Though the world might not have watched the events in Tunisia or Egypt with much interest, Libya is certainly an eye-opener. The political situation in Libya is one of the first signs of an impending economic crisis of global proportions.
The Potential Fuel Crisis
It may be argued that Libya constitutes only 1% of the total oil exports (15th largest exporter in the world), but this is enough volume to make it the third largest oil producer in Africa and an OPEC member. As the production softens in the country, the trickle-down effect is being felt worldwide, pushing the crude prices to record levels. The Libyan effect is particularly significant in the light of the happenings in the rest of the world. The Jasmine Revolution covers countries like China, Gabon, Libya, Bahrain, Algeria, Egypt, Morocco, Iran and others. Though, not all of them are equally important in terms of fuel supplies, Libya is the 15th largest exporter of crude, while Algeria and Iran stand at 12th and 6th rank, respectively. A simultaneous sag in exploration from all these countries can prove to be extremely costly. Crude prices touched new highs, briefly breaching the $100 per barrel mark. Further spike to anywhere between $150 and $220 is expected if the situation remains volatile for some more time.
Effect on Various Economies
Currencies and Commodities Firm Up
Emulating other times of crisis, precious metal soared on the back of increased buying. Silver beat 30-year record to touch the historical high of $33 per troy ounce on Friday, February 25. On the other hand, gold closed at $1,408 per troy ounce. Safe haven currencies, Swiss Franc and Yen gained 1.8% each. The Libyan uprising has particularly impacted the crude supplies to Europe. Consequently, Euro is constantly losing ground against other major currencies.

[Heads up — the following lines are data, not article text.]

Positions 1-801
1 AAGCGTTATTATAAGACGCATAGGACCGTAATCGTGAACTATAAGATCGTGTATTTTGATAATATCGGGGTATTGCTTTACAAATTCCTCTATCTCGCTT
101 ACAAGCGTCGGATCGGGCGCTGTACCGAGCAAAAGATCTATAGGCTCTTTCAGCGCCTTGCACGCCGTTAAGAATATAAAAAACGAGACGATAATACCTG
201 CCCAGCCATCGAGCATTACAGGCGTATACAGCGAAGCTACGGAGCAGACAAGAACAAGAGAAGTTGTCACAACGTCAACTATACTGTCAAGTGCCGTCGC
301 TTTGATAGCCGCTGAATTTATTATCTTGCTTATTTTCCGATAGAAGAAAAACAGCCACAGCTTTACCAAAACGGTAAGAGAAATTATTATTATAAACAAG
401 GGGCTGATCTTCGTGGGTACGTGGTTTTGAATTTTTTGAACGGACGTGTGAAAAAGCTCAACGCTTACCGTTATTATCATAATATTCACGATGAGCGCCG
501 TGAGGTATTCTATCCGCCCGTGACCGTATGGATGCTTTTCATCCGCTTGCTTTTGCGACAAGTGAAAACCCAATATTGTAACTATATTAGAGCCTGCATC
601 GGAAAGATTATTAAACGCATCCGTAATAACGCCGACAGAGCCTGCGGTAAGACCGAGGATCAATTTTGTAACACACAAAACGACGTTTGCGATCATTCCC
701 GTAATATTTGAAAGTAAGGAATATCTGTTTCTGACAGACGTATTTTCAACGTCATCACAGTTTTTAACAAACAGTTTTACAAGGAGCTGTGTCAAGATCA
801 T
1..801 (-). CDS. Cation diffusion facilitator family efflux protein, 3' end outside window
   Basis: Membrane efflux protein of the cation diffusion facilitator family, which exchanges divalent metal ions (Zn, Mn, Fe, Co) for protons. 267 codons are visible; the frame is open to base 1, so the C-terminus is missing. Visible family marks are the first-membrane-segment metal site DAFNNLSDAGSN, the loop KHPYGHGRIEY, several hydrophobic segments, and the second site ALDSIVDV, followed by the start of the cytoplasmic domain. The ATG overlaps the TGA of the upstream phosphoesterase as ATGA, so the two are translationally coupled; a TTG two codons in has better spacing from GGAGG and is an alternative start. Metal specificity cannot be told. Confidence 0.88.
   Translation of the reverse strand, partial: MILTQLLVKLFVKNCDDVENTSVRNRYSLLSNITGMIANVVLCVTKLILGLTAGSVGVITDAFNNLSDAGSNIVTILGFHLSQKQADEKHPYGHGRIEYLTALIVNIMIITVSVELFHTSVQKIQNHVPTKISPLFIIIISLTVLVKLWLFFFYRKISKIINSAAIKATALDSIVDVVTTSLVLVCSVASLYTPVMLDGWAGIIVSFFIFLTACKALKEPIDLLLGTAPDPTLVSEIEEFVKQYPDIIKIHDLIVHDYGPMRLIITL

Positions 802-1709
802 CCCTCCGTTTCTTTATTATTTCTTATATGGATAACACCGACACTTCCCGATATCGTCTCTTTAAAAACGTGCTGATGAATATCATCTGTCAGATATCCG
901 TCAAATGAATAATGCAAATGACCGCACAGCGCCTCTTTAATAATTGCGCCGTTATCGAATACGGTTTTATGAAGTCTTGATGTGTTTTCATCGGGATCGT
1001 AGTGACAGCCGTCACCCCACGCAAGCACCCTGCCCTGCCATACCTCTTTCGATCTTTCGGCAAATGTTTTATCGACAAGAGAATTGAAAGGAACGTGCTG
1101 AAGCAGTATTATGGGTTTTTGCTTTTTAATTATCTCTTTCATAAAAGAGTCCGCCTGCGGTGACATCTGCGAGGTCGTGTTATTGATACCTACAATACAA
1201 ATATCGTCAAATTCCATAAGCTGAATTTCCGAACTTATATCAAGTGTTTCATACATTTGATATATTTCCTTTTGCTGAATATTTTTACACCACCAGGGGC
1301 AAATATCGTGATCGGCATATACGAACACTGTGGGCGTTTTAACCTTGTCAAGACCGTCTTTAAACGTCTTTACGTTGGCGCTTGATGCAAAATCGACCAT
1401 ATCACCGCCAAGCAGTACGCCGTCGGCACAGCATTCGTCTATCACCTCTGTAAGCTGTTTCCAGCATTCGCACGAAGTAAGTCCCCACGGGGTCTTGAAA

Developed and Developing Nations are Equally Affected
In the wake of the Libyan crisis, key U.S. indices like Dow Jones Industrial Average, NASDAQ, and S&P 500 have taken a beating. Though it may not be directly affected by suppressed fuel exports at this juncture, the rising prices in the international market may retard its recovery process. Europe is already feeling the heat. This, combined with its own ongoing problems of high sovereign debts and slow economic recovery, has become a major cause of concern for the policymakers. Japan’s industrial exports, which form a major part of the GDP, depend upon uninterrupted fuel availability and oil imports virtually form the lifeline of Japanese Economy. Its astronomical level of public debt (almost 200% of the GDP) and weak economic recovery put it in an even tighter spot. Korea, being the 5th largest oil importer, is heavily dependent on the exports from Middle East to fuel its growth story. As it emerges from the recession, it is already struggling from inflation and experts believe that any further pressure on the fuel front can invite stagflation. Other developing nations, like Brazil and India, are also not untouched from the international political events. These countries are already plagued by domestic inflationary conditions and rising fuel prices have further put a damper on their growth.